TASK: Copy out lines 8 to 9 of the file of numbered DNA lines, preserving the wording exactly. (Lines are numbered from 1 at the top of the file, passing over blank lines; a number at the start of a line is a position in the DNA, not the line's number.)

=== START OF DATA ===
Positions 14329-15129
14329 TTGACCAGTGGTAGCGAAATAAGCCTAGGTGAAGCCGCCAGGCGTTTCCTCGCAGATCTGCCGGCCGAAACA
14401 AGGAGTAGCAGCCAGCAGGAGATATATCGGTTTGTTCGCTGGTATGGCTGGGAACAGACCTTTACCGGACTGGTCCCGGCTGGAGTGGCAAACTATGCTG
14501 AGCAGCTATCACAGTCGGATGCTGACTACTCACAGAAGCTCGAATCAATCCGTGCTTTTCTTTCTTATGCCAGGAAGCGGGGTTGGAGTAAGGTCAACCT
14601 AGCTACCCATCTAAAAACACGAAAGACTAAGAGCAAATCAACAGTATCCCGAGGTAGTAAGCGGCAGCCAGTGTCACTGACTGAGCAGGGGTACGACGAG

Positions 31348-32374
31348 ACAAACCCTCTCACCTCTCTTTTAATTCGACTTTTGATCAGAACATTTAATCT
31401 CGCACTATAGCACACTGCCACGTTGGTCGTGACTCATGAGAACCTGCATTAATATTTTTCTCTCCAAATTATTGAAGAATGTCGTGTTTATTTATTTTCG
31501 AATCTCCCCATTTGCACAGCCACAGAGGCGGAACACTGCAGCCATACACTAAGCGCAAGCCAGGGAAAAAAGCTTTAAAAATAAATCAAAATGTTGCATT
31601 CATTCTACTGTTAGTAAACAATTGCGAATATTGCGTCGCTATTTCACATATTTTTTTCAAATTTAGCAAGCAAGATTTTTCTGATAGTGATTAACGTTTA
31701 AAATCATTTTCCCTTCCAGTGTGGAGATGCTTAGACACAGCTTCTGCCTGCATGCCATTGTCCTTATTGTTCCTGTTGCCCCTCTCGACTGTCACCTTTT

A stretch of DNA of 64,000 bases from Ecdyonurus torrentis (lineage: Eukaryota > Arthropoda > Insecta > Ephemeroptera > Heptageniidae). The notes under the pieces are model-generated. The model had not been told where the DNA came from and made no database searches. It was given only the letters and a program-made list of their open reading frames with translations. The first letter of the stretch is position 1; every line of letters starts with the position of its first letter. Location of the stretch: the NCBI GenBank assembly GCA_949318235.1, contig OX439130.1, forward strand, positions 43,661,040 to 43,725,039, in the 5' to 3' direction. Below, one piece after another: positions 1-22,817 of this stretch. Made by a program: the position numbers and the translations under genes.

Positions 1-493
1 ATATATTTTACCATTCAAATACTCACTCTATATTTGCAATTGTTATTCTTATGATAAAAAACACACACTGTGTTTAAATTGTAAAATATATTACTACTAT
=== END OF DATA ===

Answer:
31401 CGCACTATAGCACACTGCCACGTTGGTCGTGACTCATGAGAACCTGCATTAATATTTTTCTCTCCAAATTATTGAAGAATGTCGTGTTTATTTATTTTCG
31501 AATCTCCCCATTTGCACAGCCACAGAGGCGGAACACTGCAGCCATACACTAAGCGCAAGCCAGGGAAAAAAGCTTTAAAAATAAATCAAAATGTTGCATT